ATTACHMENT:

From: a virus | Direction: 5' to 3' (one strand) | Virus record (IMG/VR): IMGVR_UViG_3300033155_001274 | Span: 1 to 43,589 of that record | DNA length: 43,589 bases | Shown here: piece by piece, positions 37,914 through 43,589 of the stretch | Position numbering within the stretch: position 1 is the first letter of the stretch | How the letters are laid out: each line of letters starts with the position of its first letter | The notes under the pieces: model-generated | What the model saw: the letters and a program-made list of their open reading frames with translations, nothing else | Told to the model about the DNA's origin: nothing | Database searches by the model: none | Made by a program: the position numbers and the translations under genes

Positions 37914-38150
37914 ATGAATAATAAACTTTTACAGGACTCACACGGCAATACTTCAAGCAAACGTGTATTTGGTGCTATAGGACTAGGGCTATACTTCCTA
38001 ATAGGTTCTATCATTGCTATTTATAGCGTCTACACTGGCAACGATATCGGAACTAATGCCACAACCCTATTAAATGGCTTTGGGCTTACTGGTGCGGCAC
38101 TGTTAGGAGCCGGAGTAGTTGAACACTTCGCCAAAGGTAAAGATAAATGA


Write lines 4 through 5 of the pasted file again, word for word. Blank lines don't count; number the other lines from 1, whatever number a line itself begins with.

38001 ATAGGTTCTATCATTGCTATTTATAGCGTCTACACTGGCAACGATATCGGAACTAATGCCACAACCCTATTAAATGGCTTTGGGCTTACTGGTGCGGCAC
38101 TGTTAGGAGCCGGAGTAGTTGAACACTTCGCCAAAGGTAAAGATAAATGA